CharacterLiebig was known not only for his excellent scholarship, but also for his generous disposition to his students and others. An incident that occurred when he was about fifty illustrates his character. He and his friends were on a walk through the mountains to another village, when they came upon an elderly soldier. The man was poverty stricken and enfeebled by disease. As Liebig’s company came near, the old man told his sad tale. Liebig, whose heart and purse were often readily open, gathered with his friends a little stock of money for the old soldier. They then passed on to the next village, where they stopped at an inn to dine and rest. When all had feasted they settled down for an afternoon nap. After half an hour his friends awoke to find Liebig gone. Upon inquiring of the landlords to his whereabouts, they discover that after they had gone to sleep, Liebig asked for directions to a pharmacy. When he was told that there was none in that village, but there was one in the next, Liebig began hiking to the next village. The inquiring friends immediately set out to find Liebig, who they presently saw near the knoll of a hill. Liebig explained to his friends that he had noticed that the old soldier had showed signs of a low grade fever, and he desired to obtain some quinine for him. Liebig’s compassion, however, did not always extend to other scientists, of whom he was often critical when they disagreed on theories. But he soon apologized if he was in the wrong. Liebig sometimes combined his attacks with humor. “Imagine yourself,” he would say, “in the year 1900, when we shall both have been decomposed again into carbonic acid, water and ammonia, and the lime of our bones belongs perhaps to the very dog who then dishonors out grave. Who then will care whether we lived at peace or strife?” Because of him millions now live on increased production of the soil. To better the world was Liebig’s hope. He said, “If I can impress the farmer with the principles of plant nutrition, soil fertility, and the causes of soil exhaustion, one of the tasks of my life will have been accomplished.” What Newton was to mathematics and astronomy, Liebig had been to organic chemistry. Said Theodor von Bishcoff:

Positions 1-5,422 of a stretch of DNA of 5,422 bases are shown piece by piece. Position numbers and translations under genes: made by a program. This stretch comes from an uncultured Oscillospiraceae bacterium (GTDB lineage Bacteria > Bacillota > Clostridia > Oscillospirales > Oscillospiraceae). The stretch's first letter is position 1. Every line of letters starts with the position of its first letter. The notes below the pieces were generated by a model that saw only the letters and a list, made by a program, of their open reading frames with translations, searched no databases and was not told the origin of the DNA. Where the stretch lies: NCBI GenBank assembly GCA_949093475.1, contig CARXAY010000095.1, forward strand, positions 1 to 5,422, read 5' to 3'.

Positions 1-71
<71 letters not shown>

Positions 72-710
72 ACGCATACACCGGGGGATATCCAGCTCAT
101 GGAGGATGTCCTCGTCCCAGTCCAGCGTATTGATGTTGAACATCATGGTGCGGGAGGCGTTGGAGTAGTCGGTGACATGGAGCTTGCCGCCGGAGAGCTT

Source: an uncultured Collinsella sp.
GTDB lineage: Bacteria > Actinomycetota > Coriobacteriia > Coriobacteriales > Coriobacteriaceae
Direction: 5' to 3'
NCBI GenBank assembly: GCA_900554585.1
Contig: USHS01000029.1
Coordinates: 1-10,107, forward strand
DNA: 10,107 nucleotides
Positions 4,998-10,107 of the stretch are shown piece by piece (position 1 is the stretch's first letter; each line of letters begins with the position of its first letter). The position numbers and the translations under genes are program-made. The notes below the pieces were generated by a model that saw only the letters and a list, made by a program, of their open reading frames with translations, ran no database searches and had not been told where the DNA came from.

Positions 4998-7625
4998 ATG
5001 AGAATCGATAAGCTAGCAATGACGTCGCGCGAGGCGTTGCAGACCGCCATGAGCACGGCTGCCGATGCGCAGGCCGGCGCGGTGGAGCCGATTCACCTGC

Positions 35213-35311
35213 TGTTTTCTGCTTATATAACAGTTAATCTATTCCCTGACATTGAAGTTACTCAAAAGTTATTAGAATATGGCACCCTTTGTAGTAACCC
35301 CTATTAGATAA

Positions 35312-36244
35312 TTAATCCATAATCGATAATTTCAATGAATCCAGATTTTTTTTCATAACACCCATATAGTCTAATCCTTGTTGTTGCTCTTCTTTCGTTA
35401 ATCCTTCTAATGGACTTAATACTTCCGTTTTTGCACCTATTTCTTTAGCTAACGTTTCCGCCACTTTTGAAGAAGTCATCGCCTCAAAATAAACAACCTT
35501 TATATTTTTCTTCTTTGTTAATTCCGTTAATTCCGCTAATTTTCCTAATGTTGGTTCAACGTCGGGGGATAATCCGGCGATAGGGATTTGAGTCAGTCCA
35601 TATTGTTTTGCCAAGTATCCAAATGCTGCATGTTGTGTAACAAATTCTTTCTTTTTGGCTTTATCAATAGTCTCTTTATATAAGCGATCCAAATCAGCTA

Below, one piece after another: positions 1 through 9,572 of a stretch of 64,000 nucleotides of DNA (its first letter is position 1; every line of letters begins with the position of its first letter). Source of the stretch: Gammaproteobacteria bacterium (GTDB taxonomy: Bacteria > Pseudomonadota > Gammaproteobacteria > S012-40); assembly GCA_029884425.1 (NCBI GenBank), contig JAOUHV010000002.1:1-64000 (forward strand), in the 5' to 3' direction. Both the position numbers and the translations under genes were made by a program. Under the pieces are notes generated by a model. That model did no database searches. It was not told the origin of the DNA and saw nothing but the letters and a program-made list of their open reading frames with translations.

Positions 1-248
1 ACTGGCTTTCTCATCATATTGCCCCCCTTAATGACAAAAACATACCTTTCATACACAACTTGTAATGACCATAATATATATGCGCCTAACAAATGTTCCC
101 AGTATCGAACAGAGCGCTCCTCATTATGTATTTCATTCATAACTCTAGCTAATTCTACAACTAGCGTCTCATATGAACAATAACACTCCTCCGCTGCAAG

I do not think I am mistaken … that there are not many among the younger [generation] … who know, or have even a distant notion how great–or, rather, I should say, how immense–the influence of Liebig’s researches, writings, and teachings has been. They care but little for him to whome science, and with science they themselves, are indebted for their present position.Copyright © Taken from the book: The Other Eminent Men of Wilford Woodruff. Special thanks to Vicki Jo Anderson. Please do not copy. 2